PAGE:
Created under the Zero Gravity Cocktail Project, the glass is designed with a series of grooves that prevent the liquid inside from forming into a floating blob and instead guide it neatly towards the mouth.

“The glass is a stepping-stone to say that, Hey, this is possible, you can create these things for space,” Samuel Coniglio, COO of Cosmic Lifestyle Corp., the company designing the glass, says in a promotional video.

Cosmic Lifestyle is hoping that this new product can be the beginning of a wider project to create a lifestyle brand for anyone wanting to travel to space in style.

Presumably a zero-gravity cocktail shaker is on the drawing board next, or else nobody is going to get served their cosmic martini any time soon.

TIME the big picture

The One Thing That Makes Apple a Totally Different Company Now

Apple's focus on design means it's free to make all kinds of new products

In my 34 years of closely watching Apple, I’ve seen it go through plenty of life stages. For most of Apple’s life, it has been a technology company. But after Steve Jobs rejoined the company in 1997, it began to take on a new persona.

I met with Jobs on the second day he was back at Apple, during a very dark time in its history. When Jobs returned, Apple was in the red to the tune of $1 billion and only two months from bankruptcy. When I asked Jobs how he planned to rescue Apple, he told me the first thing he would do is take care of his core customers, meaning Mac owners using them for graphics design, desktop publishing and engineering.

But the second thing Jobs told me startled me: He said he would start focusing on industrial design. I remember scratching my head at his statement — I just couldn’t imagine how industrial design could save Apple. Of course, just a year later, Jobs introduced the candy-colored iMacs, forever changing what a personal computer could look like. Jobs then went on to make design a core tenet of Apple’s future, making the iPod, iPhone and iPad into sleek works of art, undoubtedly helping turn Apple into the behemoth it is today.

Apple Senior Vice President of Design Jony Ive was recently profiled by The New Yorker in a piece that made clear Apple’s focus on design has become a strategic piece of its mission. But even with Apple’s focus on design, I still consider it a tech company first and foremost. Still, a good friend of mine, Ben Thompson of Stratchery, recently wrote another excellent piece (subscription required) that puts Jobs’ 1997 comments to me into a new perspective.

“When I stated previously that Apple has always been a personal computer company, that is because Jobs believed so deeply in the potential of the computer to change people’s lives. If Ive, as this profile argues, now serves Jobs’ function as the soul of Apple, my characterization is surely obsolete: perhaps we need to think of Apple as a design company with a specialty in computers, not the other way around. And it’s much more plausible to imagine that Apple building a car.”

Thompson was primarily referring to rumors Apple might be working on a car, but his overall perspective is important. As Thompson writes, if Ive is now driving Apple, that could turn the company into a more design-focused firm free to create products outside its historical business model.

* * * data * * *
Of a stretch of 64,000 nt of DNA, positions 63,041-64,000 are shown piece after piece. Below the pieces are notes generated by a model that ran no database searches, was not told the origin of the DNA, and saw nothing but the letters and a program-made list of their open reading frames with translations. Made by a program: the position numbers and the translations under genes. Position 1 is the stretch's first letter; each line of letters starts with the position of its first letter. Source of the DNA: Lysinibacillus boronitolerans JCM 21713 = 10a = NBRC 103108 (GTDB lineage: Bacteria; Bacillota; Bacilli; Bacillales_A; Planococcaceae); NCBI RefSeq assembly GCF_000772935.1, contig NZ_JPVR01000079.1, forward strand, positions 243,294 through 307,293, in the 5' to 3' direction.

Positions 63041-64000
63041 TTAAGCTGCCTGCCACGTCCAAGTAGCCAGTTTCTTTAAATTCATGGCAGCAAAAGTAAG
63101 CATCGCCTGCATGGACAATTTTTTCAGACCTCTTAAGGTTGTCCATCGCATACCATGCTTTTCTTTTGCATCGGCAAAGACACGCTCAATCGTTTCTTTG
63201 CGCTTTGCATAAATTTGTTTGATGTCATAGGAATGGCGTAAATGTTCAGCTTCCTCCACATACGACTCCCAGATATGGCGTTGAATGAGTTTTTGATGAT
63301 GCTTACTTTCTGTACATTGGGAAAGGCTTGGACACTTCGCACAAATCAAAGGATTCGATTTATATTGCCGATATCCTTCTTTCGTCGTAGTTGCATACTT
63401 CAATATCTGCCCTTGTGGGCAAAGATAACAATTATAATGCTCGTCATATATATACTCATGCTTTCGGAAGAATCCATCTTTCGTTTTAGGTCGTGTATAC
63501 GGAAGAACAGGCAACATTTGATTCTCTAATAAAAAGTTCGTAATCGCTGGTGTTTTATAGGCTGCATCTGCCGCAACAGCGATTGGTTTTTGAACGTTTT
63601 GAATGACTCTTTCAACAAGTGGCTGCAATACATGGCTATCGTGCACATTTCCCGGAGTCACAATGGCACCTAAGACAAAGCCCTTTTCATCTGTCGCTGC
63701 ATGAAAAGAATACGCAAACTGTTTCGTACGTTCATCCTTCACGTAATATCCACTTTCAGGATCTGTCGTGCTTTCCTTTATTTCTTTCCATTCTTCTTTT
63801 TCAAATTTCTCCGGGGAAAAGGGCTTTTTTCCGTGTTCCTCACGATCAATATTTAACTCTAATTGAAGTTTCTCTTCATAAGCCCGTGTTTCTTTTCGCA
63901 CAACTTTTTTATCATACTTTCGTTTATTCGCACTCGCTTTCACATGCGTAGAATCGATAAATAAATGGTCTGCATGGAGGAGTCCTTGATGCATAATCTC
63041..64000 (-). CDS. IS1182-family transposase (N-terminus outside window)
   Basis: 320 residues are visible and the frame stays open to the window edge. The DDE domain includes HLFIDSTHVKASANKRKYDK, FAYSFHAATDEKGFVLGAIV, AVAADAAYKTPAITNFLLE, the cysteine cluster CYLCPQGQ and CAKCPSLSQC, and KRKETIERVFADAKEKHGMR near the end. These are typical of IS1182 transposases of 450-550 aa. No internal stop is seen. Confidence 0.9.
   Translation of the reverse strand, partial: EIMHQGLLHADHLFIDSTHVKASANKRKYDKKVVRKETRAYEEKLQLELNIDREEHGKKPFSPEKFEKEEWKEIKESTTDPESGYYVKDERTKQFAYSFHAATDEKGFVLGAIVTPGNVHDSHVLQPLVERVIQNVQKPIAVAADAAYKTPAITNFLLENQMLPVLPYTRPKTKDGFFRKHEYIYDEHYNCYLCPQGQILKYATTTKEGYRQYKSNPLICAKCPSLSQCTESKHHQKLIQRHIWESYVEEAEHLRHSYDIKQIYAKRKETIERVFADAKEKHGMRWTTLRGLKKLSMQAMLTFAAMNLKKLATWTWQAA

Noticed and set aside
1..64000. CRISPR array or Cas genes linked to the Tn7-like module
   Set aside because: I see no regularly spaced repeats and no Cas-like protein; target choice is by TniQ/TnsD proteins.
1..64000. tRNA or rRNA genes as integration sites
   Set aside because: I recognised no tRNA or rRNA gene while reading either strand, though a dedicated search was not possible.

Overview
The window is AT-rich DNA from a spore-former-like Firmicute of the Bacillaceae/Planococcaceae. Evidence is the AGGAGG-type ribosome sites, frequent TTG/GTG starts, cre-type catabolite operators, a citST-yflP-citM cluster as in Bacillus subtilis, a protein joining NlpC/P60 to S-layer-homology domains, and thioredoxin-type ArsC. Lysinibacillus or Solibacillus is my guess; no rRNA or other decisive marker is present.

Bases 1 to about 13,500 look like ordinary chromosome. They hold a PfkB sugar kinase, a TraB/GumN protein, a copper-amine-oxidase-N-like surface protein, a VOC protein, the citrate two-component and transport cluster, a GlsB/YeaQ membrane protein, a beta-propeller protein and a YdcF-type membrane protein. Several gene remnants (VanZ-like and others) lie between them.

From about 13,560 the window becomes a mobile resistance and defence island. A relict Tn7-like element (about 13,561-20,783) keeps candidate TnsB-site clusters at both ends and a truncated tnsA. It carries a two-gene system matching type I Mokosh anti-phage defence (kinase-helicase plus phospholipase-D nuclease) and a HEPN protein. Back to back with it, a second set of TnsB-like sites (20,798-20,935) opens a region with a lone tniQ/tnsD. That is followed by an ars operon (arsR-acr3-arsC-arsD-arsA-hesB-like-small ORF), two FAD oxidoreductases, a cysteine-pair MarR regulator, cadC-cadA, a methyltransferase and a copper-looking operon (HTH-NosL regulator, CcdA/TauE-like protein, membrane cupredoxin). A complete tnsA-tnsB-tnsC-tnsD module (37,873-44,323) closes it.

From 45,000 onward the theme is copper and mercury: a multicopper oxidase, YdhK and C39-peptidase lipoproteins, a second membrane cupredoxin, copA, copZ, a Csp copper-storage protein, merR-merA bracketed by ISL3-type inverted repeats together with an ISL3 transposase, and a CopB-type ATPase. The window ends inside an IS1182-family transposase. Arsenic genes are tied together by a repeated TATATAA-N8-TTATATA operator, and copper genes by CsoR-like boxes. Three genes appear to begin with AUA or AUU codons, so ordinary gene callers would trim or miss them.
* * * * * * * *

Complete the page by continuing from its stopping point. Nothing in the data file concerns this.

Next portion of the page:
I still have trouble believing Apple is building an entirely new car instead of just working on car software. But if Apple’s top leadership has fully embraced industrial design, Apple could be free to create not only cars and watches, but anything that could be tied into Apple’s app and services ecosystem.

After more than three decades of understanding Apple by following its history, I have to admit that we could be witnessing the birth of a new Apple. For a lot of us, that means giving up our preconceived notions of what Apple is today in order to understand where it’s going tomorrow.

Tim Bajarin is recognized as one of the leading industry consultants, analysts and futurists, covering the field of personal computers and consumer technology. Mr. Bajarin is the President of Creative Strategies, Inc. and has been with the company since 1981, where he has served as a consultant providing analysis to many of the leading hardware and software vendors in the industry.

Read next: The Biggest Misconception About Apple

Listen to the most important stories of the day.

TIME Video Games

This Is the Incredible Game President Underwood Is Obsessed With in House of Cards Season 3

It's called Monument Valley and it's pretty great

Francis Underwood, Kevin Spacey’s Machiavellian character on the Netflix series House of Cards, has always allowed himself a few good video games. These have tended toward the violent, first-person-shooter variety. But in Season 3, which became available on the streaming service on Friday, a beautiful, somewhat esoteric indie game for mobile devices becomes a minor plot point.

That game is Monument Valley, created by UsTwo. The title—available here for Android and here for iOS— was ranked one of TIME’s 10 best games of 2014. Here’s a description of the game by its designers, part of which Spacey alludes to in the show:

In Monument Valley you will manipulate impossible architecture and guide a silent princess through a beautiful world. Monument Valley is a surreal exploration through fantastical architecture and impossible geometry. Guide the silent princess Ida through mysterious monuments, uncovering hidden paths, unfolding optical illusions and outsmarting the enigmatic Crow People.

Or as TIME’s reviewer put it: “Monument Valley celebrates non-Euclidean geometry, beautifully bizarre architecture and the art of silent storytelling. Combine royalty with optical trickery, trajectory-fiddling with bonsai pruning, aesthetic contemplation with tactile interaction and you wind up with something like designer ustwo’s delightful, enigmatic puzzler.” Worth checking out, no matter where you are on the road to world domination.